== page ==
Unable to launch the installer. Error: could not load file or assembly 'system runtime serialisation, version =, culture = neutral, … or one of its dependencies…

Which led me to install the .net framework, didn’t work though.

I’d like to know if there’s an answer to the original question.
Since ProJucer supports CodeBlocks, it’d be nice to have it work on Windows.
I have a large project (CSL) that runs on several platforms, but expects a standards-compliant C+±11 compiler, so I can’t use VisualStudio out of the box.
Is there any solution to building JUCE on Windows with CodeBlocks, Cygwin, or any other toolchain that uses a standards-compliant C compiler???

Projucer has a “Code::Blocks (Windows)” exporter, and the JUCE code can be built using MinGW on Windows. So it is possible without any extra “solution”.

If you encounter specific problems, especially compiler/linker errors, let me know and I’ll be happy to help you.

Hey Thanks for the offer!
I managed to get the app to compile and link on CodeBlocks on Windows10; there’s a simple flag to get around the “too big” problem, but the resulting executable doesn’t execute.
First it got all sorts of “DLL not found” start-up errors, and even after I statically linked everything, it crashes on startup.
Can you get the JUCE demo to build and run using CodeBlocks or Cygwin/mingw?

Huh? Visual Studio got full C++11 support 5 years ago. And it now even supports use of Clang as its compiler if you want to.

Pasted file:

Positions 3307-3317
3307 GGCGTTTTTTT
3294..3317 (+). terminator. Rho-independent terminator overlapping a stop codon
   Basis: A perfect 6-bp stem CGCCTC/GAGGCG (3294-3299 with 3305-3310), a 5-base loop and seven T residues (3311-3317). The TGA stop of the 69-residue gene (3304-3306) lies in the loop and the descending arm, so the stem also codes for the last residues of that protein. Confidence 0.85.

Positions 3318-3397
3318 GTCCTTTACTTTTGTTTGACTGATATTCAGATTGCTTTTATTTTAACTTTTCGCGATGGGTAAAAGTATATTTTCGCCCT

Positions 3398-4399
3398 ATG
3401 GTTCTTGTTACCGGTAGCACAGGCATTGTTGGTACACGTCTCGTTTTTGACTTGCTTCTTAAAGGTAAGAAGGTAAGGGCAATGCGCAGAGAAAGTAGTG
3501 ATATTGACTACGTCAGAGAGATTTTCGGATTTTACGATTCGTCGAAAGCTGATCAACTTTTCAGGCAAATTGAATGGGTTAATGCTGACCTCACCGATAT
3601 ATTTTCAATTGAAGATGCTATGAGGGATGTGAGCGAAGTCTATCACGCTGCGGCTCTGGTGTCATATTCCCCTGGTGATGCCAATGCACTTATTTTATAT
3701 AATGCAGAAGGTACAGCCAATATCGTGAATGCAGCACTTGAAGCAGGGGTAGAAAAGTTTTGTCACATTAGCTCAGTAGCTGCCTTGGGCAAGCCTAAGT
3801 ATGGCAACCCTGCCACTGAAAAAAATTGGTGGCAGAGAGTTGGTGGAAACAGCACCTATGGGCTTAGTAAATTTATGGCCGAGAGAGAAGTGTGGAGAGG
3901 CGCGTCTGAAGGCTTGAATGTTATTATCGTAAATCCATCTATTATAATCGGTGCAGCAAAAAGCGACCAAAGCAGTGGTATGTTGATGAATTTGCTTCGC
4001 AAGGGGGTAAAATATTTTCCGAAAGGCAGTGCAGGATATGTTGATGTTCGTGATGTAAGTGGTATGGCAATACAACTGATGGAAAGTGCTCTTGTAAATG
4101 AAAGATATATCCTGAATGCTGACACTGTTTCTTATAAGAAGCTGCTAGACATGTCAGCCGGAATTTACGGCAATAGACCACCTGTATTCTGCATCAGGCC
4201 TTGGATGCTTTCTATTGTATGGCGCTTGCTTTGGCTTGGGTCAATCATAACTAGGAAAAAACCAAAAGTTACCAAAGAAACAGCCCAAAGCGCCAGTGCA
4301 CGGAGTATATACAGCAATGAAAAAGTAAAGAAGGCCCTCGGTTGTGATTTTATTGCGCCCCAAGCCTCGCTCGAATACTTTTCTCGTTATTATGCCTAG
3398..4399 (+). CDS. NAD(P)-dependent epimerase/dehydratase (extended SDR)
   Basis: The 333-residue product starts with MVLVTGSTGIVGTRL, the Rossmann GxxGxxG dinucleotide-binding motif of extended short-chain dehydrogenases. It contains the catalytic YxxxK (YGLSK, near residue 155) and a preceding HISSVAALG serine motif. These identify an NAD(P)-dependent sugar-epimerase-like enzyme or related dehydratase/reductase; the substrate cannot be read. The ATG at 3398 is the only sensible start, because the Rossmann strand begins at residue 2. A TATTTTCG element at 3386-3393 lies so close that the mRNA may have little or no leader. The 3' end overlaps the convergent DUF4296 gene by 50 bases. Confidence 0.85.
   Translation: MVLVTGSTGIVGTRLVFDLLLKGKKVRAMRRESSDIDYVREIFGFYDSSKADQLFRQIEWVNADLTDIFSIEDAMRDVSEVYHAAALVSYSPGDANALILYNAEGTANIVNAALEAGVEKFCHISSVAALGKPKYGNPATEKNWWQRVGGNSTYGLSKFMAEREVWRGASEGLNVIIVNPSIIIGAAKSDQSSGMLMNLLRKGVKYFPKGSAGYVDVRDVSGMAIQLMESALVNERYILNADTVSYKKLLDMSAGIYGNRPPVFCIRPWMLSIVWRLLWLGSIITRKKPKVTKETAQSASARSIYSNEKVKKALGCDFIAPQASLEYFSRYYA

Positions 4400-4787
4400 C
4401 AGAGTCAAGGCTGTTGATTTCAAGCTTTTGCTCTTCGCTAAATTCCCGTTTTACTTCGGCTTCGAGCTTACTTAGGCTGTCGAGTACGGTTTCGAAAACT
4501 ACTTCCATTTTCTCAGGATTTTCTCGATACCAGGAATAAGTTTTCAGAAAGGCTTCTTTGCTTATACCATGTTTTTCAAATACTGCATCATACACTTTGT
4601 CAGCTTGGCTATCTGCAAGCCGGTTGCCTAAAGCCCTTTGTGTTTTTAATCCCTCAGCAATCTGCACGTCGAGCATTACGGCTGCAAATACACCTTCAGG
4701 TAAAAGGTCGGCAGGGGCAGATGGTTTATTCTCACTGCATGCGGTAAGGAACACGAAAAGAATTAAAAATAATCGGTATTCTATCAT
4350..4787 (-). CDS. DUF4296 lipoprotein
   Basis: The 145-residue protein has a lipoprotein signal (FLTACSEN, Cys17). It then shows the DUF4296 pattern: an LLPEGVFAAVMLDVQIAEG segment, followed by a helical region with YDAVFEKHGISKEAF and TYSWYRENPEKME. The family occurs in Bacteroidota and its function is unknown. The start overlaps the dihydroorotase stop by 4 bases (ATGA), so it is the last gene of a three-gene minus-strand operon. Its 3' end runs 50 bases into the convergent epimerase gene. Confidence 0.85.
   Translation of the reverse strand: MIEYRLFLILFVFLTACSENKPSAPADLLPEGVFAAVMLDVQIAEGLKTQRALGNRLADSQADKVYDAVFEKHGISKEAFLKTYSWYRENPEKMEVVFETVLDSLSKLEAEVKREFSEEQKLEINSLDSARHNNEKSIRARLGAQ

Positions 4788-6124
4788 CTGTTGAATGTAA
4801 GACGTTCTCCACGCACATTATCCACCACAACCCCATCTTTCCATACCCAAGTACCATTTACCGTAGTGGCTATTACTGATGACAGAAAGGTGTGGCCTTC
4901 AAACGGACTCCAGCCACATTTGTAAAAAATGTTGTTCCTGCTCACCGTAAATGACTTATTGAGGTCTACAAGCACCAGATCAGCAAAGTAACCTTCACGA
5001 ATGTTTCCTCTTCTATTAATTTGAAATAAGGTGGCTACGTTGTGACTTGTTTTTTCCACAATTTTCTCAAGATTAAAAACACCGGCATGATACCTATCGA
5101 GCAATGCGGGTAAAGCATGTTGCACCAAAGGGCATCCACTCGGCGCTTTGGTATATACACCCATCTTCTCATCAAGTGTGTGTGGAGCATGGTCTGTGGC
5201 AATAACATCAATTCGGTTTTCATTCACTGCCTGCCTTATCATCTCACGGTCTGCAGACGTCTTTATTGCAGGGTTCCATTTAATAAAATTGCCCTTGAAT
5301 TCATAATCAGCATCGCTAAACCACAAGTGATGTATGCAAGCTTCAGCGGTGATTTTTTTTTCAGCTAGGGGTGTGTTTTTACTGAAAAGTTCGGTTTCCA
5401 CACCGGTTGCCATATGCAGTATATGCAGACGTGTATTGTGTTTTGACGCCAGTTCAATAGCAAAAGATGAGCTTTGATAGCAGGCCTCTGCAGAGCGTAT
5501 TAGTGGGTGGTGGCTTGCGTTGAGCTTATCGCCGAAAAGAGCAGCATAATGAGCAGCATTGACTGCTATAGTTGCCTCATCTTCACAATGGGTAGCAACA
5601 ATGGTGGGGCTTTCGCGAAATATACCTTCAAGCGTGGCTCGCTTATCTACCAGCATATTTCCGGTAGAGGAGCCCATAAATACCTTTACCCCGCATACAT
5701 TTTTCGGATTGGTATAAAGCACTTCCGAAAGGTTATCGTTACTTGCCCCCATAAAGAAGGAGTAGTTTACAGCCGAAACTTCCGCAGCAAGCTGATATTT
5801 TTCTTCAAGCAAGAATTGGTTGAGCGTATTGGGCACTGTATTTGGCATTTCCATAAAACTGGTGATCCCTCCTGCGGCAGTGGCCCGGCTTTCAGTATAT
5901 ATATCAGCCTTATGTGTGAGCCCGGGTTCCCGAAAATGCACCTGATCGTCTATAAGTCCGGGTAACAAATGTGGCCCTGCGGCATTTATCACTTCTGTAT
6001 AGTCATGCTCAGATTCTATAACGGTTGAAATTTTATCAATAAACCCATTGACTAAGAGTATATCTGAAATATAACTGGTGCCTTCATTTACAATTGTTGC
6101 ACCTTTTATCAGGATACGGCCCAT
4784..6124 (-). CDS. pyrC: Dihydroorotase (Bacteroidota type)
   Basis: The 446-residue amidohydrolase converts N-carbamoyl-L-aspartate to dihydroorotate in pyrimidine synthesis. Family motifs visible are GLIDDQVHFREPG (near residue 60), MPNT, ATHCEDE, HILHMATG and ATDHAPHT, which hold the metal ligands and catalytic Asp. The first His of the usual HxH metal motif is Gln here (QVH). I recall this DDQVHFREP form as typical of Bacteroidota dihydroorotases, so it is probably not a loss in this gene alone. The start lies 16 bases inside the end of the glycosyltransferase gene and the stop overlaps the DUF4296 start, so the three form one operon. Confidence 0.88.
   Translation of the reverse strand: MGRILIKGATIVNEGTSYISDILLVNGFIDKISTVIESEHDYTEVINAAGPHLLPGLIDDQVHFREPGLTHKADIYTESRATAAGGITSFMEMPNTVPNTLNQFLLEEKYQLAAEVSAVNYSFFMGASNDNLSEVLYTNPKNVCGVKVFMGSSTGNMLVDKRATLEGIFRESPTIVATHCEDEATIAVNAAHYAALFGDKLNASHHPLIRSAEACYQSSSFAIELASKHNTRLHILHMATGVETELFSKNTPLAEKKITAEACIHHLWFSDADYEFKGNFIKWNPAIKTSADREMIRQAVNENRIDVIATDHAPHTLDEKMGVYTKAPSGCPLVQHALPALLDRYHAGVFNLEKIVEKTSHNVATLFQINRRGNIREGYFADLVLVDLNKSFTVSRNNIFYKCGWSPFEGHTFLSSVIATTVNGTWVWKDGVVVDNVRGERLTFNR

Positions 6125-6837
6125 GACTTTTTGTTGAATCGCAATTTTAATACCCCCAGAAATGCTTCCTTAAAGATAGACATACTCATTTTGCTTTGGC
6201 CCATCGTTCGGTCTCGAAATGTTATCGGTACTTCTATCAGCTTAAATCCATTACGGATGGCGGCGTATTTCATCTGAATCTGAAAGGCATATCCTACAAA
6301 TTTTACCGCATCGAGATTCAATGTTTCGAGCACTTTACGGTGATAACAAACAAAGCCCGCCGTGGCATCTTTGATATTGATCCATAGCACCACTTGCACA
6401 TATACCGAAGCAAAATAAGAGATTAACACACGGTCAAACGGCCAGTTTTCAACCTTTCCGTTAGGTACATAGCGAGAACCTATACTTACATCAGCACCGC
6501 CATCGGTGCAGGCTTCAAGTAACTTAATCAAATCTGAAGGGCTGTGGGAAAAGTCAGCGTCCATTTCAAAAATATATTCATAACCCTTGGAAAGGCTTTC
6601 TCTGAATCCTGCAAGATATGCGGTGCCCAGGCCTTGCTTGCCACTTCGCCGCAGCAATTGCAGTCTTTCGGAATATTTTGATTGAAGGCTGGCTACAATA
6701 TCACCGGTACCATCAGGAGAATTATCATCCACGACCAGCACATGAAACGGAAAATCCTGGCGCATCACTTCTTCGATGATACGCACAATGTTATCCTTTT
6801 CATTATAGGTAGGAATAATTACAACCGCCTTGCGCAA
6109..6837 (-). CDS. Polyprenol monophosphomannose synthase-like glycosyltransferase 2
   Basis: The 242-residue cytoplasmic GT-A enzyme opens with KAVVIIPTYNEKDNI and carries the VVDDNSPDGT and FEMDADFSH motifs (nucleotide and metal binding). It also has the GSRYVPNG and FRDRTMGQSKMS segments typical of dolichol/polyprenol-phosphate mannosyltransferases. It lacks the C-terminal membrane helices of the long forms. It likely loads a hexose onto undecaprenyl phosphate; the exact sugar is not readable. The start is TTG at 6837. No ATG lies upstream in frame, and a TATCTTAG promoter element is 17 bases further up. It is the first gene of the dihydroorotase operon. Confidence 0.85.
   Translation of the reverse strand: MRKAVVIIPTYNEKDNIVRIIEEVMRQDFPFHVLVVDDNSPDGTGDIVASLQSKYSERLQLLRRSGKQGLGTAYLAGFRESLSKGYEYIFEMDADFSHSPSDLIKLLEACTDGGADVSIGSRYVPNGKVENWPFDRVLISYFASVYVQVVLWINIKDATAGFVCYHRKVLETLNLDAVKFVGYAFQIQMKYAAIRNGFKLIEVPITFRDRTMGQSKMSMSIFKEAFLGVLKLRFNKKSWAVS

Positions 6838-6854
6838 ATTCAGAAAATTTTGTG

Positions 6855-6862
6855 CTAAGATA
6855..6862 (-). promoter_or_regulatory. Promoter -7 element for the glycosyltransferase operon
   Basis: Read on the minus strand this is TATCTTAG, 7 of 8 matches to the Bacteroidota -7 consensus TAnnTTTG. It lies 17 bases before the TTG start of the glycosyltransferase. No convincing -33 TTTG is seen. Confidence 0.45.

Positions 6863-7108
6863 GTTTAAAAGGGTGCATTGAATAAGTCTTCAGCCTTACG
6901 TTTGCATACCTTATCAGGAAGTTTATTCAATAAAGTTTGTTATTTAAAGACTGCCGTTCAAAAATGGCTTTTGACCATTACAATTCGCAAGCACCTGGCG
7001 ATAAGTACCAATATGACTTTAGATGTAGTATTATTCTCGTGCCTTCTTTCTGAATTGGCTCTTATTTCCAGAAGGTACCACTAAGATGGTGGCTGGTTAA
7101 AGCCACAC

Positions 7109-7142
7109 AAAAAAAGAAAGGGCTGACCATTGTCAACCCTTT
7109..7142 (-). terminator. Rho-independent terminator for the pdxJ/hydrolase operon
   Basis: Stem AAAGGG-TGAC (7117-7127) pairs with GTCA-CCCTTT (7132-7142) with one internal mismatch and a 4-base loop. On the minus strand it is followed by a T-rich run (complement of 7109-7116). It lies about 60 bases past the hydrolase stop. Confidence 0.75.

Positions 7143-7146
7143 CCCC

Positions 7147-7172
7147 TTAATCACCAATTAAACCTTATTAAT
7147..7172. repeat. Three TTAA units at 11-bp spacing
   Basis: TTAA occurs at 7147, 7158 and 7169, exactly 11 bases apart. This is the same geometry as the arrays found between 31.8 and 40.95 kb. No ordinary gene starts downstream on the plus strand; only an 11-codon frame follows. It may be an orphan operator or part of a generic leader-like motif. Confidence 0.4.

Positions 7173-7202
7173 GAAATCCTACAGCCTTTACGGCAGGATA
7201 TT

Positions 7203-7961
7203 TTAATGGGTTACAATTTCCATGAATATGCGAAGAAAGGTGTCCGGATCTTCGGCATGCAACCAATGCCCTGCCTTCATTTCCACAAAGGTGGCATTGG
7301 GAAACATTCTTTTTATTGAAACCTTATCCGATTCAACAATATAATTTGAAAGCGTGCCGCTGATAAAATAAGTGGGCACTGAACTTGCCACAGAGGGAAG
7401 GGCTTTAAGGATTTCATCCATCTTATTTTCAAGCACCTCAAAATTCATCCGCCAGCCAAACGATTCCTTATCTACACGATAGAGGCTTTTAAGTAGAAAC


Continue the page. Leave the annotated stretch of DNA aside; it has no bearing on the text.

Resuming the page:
I guess I have to learn how to install new toolchains in VisualStudio. The standard install gives you the option of using the C++14 or C++17 standards. (I did say I can’t use VisualStudio “out of the box” for the build…)
Is there an experienced VisualStudio developer who can point me to instructions?
I’m currently re-installing it and adding different tools, but I didn’t see C++11 (or POSIX libraries) on the list.

Unfortunately there is no way to select C++11 in Visual Studio. The /std compiler flag was introduced in Visual Studio 2017, but it can’t only be used with c++14, c++17, and c++latest (which is currently a partial implementation of C++20).

Do you really have to use C++11? Wouldn’t it work with C++14?

There are several callback function prototypes of the form,
int (VoidFcnPtr * func, void * args);
which are used like,
VoidFcnPtr * mFunc;
for CSL’s cross-platform thread support.
The MS compiler rejects this.
Any ideas?

Looks like some unusual syntax to me. I found
typedef void * VoidFcnPtr(void * arg); ///< the generic void fcn pointer
in CSL.

Side info first: Just found it when searching for VoidFcnPtr on Google right now, never used it and don’t really know what it does.

However, what does this line do? Typedefing a function pointer to a function that returns void and takes one void* pointer argument? The usual syntax for this as I know it and have seen a lot out in the wild would be

typedef void (*VoidFcnPtr) (void*);

If the syntax found in your codebase is something I just have never seen before but totally valid C and maybe does something different then I assume from the limited context, then please excuse my comment, otherwise, does it help to change the typedef to my proposed version?

Thanks; I got it working under VS19!